And so the Clerk pronounced le Roi se advisera.

27. The Lady Dudley, soit fait.

28. Prince and Sir Lewis Watson, soit fait.

29. The Lord Montagu, soit fait.

30. Sir Richard Lumley, soit fait.

31. Painswick, Gloucester, soit fait.

32. Drunkenness, le Roi veut.

33. Sir Francis Stewart [and others], naturalization, soit fait.

34. Sir Robert Carr, soit fait.

35. [Sir] Stephen Lesieur, soit fait.

36. Dean of Winchester, soit fait.

37. [Jane and William] Murray, soit fait.

38. Certiorari, soit fait [sic].

This a destruction to the Clerk of my Crown. It takes away [Thomas] Fanshawe's living quite. Therefore, you must see him helped when you meet again.

But the King suffered the Clerk to pronounce this bill le Roi veut.

39. [Sir Peter] Vanlore, soit fait.

40. [Sir William] Anstruther [and others], soit fait.

41. Welsh cloths and cottons, soit fait [sic].

42. Wales' principality, soit fait [sic].

43. Thames to Oxford, soit fait [sic].

44. Justices' ease against contentious suits, le Roi veut.

[f. 129] 45. Elizabeth and Mary Vere, naturalization, soit fait.

46. Concealments, le Roi veut.

47. Jeofails, le Roi veut.

48. Sir Henry James to [Martin] Lumley, soit fait.

49. Information in intrusion to plead the general issue, soit fait.

50. For restitution of possessions by justices, le Roi veut.

51. Usury 8 per centum, le Roi veut.

52. 3 lectures in Blackfriars, le Roi veut.

53. [Sir Reginald] Mohun, soit fait.

54. Toby Palavicino, soit fait.

55. Woollen cloths, le Roi veut.

56. Bankrupts, le Roi veut.

57. [Philip] Jacobson, naturalization, le Roi se advisera.

58. Sheriffs' quietus est, le Roi veut.

59. Colchester haven, le Roi veut.

60. Hostlers and inns, le Roi veut.

61. Continuance and repeal, le Roi veut.

62. Sir Francis Clerke, soit fait.

63. Sir John Rivers's tenure in gavelkind, soit fait.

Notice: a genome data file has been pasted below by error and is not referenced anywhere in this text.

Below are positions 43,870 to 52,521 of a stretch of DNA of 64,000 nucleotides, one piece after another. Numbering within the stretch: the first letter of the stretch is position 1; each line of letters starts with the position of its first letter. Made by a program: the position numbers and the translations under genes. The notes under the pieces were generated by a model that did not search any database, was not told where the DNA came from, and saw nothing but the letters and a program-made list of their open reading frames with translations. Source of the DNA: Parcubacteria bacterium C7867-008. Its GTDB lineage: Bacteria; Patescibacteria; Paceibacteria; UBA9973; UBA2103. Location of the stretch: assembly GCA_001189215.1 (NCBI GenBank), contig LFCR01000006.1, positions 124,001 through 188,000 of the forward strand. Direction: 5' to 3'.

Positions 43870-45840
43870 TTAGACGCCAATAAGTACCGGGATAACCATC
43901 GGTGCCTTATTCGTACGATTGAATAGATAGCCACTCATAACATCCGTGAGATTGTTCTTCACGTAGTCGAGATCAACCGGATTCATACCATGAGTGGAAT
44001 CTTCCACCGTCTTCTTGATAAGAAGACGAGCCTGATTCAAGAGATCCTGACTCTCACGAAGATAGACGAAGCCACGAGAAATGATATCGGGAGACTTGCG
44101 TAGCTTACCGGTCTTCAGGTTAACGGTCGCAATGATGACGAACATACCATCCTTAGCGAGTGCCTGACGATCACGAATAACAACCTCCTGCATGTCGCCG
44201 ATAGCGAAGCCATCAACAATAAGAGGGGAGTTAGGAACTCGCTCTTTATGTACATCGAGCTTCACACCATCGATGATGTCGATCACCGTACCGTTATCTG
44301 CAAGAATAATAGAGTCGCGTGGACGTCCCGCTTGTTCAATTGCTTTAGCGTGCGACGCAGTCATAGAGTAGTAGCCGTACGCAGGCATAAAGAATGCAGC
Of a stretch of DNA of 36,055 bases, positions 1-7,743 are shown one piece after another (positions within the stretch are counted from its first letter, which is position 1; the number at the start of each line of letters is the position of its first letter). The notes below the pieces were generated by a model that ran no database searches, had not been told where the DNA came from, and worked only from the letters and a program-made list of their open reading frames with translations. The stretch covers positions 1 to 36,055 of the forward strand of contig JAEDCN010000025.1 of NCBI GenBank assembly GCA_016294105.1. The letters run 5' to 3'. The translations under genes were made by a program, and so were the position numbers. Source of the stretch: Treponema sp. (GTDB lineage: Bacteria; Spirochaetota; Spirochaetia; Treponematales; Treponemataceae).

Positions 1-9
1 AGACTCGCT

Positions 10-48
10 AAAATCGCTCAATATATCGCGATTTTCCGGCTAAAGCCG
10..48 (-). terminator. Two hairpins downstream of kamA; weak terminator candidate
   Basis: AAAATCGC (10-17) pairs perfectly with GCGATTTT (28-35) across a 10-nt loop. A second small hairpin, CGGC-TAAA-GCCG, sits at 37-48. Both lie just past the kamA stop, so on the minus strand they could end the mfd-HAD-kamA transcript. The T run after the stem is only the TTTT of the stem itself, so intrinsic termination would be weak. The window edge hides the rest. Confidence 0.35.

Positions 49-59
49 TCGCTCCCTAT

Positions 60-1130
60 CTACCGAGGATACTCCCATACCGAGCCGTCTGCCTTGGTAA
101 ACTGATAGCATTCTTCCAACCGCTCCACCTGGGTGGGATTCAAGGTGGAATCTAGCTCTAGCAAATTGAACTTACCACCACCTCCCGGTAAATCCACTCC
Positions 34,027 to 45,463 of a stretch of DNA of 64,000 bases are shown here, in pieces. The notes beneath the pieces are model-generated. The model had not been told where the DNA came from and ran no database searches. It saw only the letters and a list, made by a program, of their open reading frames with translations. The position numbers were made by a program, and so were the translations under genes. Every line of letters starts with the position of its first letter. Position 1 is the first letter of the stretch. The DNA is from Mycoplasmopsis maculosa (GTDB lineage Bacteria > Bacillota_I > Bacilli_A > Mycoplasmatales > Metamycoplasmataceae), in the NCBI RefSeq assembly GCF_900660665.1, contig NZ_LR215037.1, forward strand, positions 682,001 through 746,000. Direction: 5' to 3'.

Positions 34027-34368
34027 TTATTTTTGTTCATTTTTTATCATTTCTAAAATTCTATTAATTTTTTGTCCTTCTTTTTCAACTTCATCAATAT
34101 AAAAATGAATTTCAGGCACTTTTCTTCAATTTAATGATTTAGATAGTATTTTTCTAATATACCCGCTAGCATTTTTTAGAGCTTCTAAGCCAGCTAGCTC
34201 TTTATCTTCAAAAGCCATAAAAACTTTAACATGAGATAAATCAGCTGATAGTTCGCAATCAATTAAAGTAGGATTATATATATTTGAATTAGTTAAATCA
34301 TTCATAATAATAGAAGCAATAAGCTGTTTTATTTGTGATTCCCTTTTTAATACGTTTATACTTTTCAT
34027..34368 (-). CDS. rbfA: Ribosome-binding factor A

64. Butter and cheese, soit fait [sic].

65. Dying in executions, soit fait [sic].

66. Removing actions for ease of pleading, le Roi veut.

67. Monopolies of penal laws, soit fait [sic].

68. Non-payment of rent in the duchy, le Roi veut.

69. Women murdering bastards, le Roi veut.

70. Fines and recoveries unknown to the parties, le Roi veut.

71. Exchange of York House for some lands of the King's with Tobias Matthew, now Archbishop of York.

[f. 129v] The King said: I hear this bill stuck among you, my Lords, and also among the gentlemen of the Lower House. I pray consider that I am he that made the first act in the favour of the church and bishops, and I would not be contrary to myself. You need not, therefore, have questioned the bill for I have been always very careful of the church. But for this house, when I came into England I found it in my Chancellor's hands and so it has continued ever since; and if it had not been repaired, it would have fallen down, and then the bishop would have had nothing at all but ruins. As for Buckingham, who now has it, I assure you all he would never have taken it but that he knew beforehand I meant to provide for the bishop honestly and well, for Buckingham, I assure you, would rather be banished the kingdom than do any unjust thing, neither would he have accepted this now I have moved it otherwise than that the bishop and his see secured from all prejudice.

So the Clerk pronounced soit fait [sic].

72. Sir James Poyntz, Abbots Hall, soit fait.

73. Lionel, Earl of Middlesex, to make his land liable to his due debts.

Here the King said: I gave my Lords admonition in general concerning my Lord of Middlesex that they should make the punishment no greater than his crime, and therefore advised them to hear all things patiently and so to determine judicially and [f. 130] not to condemn in him what I had willingly consented unto, for that was mine own fault. And now how far I find they have proceeded according to my rules, so far I will punish; how far I find they have exceeded, I will add mercy. As for bribes, if he have taken any to the detriment of the party, I will punish it. But yet I am very glad I have so few judges questioned for bribery, there being but one so accused at this time. If my Lord of Middlesex have abused my credit, he must reddere rationem vilicationis, and so he shall as Master of Wards. I proceeded thus far in confirmation of your censure that the next Lord's day after he was censured I took both his staff and seal from him, and will still conclude to square my punishment to the weight of the offence.